The majority of the time, non-lottery draft picks are not expected to contribute a whole lot in their first year, but in every draft class there are a few prospects that take us by surprise.

With a multitude of trades executed after the draft, some rookies could see more playing time than what was initially expected. With that being said, here are some non-lottery draft picks that could have impactful 2022-2023 seasons.

Read more about the NBA draft.

Mark Williams, C, Charlotte Hornets

The Hornets have had a problem at center for a few years and they finally addressed it with the 15th pick. (I know it’s only one pick out of the lottery but bear with me) It may take a couple of weeks into the season, but Williams should be able to secure the starting job at some point this season due to the lack of centers on the Hornets.

He’s a lob-threat that’s perfect for guard Lamelo Ball and will be a valuable rim protector, averaging 2.8 blocks per game last season. Williams still has a ways to go on the offensive end, but he’ll still provide a much-needed service to Ball and the Hornets as a whole.

Tari Eason, F, Houston Rockets

To put it bluntly, the Rockets need defense and that’s exactly what Eason will bring. Since the Rockets are such a young team and are focused on building a young core, Eason has a chance to carve out a defensive role that could blossom into something much more. His offensive repertoire is limited right now, but with the right coaching, he can build on the foundation that is currently there.

Last season, Eason averaged just under 17 points, 6.6 rebounds, 1.9 steals and 1.1 blocks per game for LSU. If Eason can develop a better shooting form, then he could become a valuable 3-and-D piece to what the Rockets are putting together.

Walker Kessler, C, Utah Jazz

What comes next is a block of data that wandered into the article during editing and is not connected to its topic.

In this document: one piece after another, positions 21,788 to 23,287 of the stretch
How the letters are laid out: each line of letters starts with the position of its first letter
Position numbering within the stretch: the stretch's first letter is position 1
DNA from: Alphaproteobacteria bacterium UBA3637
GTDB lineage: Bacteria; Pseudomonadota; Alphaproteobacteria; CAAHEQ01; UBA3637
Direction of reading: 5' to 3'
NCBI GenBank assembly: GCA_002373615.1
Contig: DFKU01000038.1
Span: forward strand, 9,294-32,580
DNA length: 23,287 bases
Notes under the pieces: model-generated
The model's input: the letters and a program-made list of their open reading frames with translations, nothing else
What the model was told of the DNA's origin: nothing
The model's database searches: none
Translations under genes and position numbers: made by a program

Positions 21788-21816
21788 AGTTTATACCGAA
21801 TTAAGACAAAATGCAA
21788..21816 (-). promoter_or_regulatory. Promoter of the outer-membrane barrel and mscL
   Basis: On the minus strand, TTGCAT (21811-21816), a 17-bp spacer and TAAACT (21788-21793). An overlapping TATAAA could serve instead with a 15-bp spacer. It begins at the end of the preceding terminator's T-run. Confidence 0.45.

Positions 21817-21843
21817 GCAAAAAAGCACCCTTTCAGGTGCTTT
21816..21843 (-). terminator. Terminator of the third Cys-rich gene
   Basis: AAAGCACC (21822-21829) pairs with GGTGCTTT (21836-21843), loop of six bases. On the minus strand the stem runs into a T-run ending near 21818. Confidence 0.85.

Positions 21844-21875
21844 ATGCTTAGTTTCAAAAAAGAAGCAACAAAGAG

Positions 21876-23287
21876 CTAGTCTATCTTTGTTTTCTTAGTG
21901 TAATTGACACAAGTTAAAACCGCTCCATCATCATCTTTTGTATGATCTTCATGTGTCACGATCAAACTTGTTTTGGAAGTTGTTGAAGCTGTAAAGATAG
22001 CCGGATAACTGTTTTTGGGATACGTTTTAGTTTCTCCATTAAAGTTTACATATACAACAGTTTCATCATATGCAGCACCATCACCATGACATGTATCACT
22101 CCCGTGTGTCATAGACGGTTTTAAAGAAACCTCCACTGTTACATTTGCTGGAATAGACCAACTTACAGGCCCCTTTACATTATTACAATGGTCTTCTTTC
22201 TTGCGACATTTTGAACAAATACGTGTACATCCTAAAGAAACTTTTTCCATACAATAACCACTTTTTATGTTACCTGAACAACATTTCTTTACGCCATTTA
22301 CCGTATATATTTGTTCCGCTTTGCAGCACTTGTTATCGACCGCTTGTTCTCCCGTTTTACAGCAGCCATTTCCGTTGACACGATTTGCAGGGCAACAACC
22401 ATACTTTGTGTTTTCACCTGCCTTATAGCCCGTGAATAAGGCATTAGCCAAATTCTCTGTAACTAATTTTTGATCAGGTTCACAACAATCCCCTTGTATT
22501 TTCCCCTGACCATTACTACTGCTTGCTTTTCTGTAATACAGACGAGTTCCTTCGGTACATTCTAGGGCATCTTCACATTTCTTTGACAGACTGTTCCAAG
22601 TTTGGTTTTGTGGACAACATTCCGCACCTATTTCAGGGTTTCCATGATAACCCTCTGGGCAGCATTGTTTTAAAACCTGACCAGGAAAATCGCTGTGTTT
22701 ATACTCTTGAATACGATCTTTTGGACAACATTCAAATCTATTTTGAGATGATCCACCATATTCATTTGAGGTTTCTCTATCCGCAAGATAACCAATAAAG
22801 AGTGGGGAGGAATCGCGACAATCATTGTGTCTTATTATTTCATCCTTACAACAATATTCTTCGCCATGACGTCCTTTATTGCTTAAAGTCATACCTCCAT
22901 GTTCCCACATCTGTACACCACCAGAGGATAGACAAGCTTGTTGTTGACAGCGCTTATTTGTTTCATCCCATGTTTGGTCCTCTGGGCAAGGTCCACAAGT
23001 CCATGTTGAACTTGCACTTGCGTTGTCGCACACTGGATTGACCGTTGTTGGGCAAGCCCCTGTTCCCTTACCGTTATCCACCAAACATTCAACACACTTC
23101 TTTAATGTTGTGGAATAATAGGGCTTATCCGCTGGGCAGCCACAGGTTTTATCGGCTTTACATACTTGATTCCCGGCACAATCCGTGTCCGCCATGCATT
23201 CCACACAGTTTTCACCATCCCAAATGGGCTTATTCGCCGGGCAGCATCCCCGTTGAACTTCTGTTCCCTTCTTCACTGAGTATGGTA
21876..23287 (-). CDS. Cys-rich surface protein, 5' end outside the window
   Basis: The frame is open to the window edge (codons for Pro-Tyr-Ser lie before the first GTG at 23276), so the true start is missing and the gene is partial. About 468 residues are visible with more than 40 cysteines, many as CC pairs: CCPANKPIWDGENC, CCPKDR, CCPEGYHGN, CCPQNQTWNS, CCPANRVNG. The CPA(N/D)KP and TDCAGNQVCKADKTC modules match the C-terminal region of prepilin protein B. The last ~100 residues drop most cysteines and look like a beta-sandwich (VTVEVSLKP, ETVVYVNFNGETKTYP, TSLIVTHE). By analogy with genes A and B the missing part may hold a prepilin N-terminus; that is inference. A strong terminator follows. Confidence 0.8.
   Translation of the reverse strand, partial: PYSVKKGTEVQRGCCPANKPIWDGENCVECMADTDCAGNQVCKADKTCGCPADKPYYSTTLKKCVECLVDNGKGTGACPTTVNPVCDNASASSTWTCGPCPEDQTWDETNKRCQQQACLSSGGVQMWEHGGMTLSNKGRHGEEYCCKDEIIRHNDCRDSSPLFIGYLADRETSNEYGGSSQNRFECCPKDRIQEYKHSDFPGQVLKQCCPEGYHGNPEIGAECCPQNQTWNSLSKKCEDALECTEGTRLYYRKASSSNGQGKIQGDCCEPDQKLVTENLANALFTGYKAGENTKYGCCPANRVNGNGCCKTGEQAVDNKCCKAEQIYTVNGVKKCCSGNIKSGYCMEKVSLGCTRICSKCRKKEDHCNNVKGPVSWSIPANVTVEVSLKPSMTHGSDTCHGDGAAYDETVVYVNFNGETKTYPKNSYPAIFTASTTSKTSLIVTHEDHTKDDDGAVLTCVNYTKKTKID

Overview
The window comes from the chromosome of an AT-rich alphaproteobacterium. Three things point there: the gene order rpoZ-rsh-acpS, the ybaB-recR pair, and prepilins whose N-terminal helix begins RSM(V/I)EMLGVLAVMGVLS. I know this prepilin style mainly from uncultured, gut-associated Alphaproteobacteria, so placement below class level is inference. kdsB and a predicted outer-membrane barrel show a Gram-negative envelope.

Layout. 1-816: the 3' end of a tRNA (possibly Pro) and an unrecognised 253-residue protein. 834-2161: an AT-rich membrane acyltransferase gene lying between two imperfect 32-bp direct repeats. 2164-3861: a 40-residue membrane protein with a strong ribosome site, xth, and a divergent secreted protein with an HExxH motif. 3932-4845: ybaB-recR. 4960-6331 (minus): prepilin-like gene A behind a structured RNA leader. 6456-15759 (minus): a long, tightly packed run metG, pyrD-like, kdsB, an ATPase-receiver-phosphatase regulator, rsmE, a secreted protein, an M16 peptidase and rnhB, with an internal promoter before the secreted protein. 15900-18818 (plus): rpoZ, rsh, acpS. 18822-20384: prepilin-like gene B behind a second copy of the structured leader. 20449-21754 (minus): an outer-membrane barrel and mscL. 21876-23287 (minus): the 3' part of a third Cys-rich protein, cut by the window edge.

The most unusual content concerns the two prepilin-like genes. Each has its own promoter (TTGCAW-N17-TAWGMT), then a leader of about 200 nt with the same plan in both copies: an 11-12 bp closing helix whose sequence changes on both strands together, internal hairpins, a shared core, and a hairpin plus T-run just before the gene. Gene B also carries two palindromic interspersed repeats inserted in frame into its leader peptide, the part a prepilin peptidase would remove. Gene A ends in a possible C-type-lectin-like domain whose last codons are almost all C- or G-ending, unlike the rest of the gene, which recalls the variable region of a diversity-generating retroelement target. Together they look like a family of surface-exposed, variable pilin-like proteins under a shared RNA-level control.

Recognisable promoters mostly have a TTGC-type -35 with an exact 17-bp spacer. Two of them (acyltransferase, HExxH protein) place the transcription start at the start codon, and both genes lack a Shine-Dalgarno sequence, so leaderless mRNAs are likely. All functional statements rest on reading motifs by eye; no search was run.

Thankfully for Kessler, he was traded out of Minnesota where it would have been hard for him to earn any meaningful minutes. Now that he’s with the Jazz as one of their non-lottery draft picks, the path to playing time won’t be difficult, with the only center currently in his way being Udoka Azubuike. Azubuike had a few nice moments last year, but Kessler will have a good shot at the starting job unless the Jazz have plans to look externally.

At 7-foot-1, Kessler averaged 11.4 points and 8.1 rebounds last year, while being second in blocks per game in the country at 4.6. There are mobility issues with Kessler, which is a bit concerning with the perimeter defenders on the Jazz, however, he has a chance to take over the rim protection role that was left by Rudy Gobert.

Malaki Branham, G, San Antonio Spurs

Now that the Spurs decided to move on from guard Dejounte Murray and rebuild, they lack perimeter scoring outside of forward Keldon Johnson. It may be tough for Branham to carve out an offensive role as a rookie, but the opportunity is certainly there with how scarce the Spurs’ scoring depth is. Branham will provide mid-range scoring and showed in college that he can be a reliable catch-and-shoot threat from the perimeter.

Branham shot just under 50% from the field and 41.6% from three while averaging 13.7 points a game for Ohio State last season. He has scoring upside, but we’ll have to wait and see how long it takes for him to realize that potential.

Wendell Moore Jr., F, Minnesota Timberwolves

Since the Timberwolves bench was practically depleted in the Rudy Gobert trade, someone’s going to need to provide consistent minutes in that department and Moore has a good chance with his defense. His 7-foot wingspan allows him to get in more passing lanes and makes it even more difficult for guards to get around.

The Wolves are desperate for better wing defenders to surround Gobert with and Moore may be one of those guys. His offensive game still needs to grow, but it’s worth mentioning he averaged 13.4 points last year on 41% shooting from three and 50% overall.

 


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